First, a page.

A limited number of studies have investigated the use of bismuth subgallate for tonsillectomy (tonsil removal). Although evidence from clinical trials examining the effect of gauze containing bismuth and adrenaline suggests improved healing, only one of two trials examining the effect of bismuth alone agreed with these results. Further information is required before conclusions can be drawn.
*Key to grades:
The below uses are based on tradition or scientific theories. They often have not been thoroughly tested in humans, and safety and effectiveness have not always been proven. Some of these conditions are potentially serious and should be evaluated by a qualified health care professional.
- Alcohol abuse (injury), antibiotic, anti-inflammatory, antimicrobial, antioxidant, cancer, coagulation (blood clotting), colitis (swelling of the large intestine), constipation, diagnostic procedure, diarrhea (traveler’s), gastroenteritis (swelling of the stomach and intestines), hemorrhoids, indigestion (nonulcer dyspepsia), nosebleed, syphilis (sexually transmitted disease).
The below doses are based on scientific research, publications, traditional use, or expert opinion. Many herbs and supplements have not been thoroughly tested, and safety and effectiveness may not be proven. Brands may be made differently, with variable ingredients, even within the same brand. The below doses may not apply to all products. You should read product labels, and discuss doses with a qualified healthcare provider before starting therapy.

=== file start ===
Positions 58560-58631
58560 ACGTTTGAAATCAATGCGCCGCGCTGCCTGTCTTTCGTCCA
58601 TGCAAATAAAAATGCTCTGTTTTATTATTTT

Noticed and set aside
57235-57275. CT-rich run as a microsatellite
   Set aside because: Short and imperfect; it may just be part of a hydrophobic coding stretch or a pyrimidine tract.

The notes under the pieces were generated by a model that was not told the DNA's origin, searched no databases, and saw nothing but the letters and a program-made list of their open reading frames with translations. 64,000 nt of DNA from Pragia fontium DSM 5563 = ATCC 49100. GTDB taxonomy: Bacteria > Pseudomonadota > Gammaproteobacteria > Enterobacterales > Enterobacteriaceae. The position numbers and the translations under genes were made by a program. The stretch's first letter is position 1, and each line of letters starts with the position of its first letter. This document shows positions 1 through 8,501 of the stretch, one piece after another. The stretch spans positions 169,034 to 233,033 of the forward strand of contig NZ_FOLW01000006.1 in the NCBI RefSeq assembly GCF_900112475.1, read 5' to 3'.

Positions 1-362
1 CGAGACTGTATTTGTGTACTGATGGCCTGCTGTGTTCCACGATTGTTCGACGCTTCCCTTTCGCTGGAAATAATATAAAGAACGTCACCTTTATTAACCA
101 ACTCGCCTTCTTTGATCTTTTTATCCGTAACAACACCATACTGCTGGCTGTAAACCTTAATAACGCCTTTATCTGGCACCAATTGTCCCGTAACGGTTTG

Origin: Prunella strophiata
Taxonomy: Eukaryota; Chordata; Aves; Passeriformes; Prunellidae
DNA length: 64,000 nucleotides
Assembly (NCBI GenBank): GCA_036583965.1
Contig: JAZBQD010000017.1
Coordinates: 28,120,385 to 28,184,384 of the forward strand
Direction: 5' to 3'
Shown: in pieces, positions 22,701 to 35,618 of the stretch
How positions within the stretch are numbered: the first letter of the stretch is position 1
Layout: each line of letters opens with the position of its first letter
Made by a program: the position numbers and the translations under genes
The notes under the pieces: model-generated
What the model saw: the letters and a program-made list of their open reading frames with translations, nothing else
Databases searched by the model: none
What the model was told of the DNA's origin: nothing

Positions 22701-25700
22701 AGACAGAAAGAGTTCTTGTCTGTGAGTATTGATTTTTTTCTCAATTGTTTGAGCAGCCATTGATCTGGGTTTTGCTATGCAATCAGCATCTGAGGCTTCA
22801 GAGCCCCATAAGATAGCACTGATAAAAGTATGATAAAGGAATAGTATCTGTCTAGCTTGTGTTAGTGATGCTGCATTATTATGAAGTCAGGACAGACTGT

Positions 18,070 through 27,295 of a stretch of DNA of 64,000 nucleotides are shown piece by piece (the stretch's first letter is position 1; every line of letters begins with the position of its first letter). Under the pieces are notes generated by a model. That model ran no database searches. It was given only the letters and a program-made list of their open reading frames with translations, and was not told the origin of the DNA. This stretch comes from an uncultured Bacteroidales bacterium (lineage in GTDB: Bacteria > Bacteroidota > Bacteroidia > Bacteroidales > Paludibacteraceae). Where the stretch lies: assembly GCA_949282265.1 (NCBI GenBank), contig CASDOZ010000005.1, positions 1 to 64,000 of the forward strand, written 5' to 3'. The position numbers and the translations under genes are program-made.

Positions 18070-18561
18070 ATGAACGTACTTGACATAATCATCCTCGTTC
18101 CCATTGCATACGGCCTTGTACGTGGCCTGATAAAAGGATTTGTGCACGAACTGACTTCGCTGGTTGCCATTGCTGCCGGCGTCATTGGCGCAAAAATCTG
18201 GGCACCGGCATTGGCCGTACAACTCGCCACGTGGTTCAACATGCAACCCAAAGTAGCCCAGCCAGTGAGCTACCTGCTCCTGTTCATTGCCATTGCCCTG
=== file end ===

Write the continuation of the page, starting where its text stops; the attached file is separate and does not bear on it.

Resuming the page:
Adults (18 years and older)
For most conditions, 400-800 milligrams of combined bismuth nitrate and bismuth aluminate, 200 milligrams of bismuth subgallate, 240 milligrams bismuth subcitrate, and 300-700 milligrams of bismuth subnitrate have been given by mouth.
For gastritis, 400-800 milligrams of combined bismuth nitrate and bismuth aluminate has been given by mouth for four weeks.
For gastrointestinal conditions, 200 milligrams of bismuth subgallate has been given by mouth twice daily for one week.
For Helicobacter pylori infections, 240 milligrams of bismuth subcitrate has been given by mouth twice daily for 10 days as a combination therapy. Also, 400-800 milligrams of combined bismuth nitrate and bismuth aluminate has been given by mouth for four weeks. For other infections, colloidal bismuth subcitrate (one tablet four times daily) and bismuth subnitrate (two tablets three times daily) have been given by mouth for four weeks in combination with antibiotics.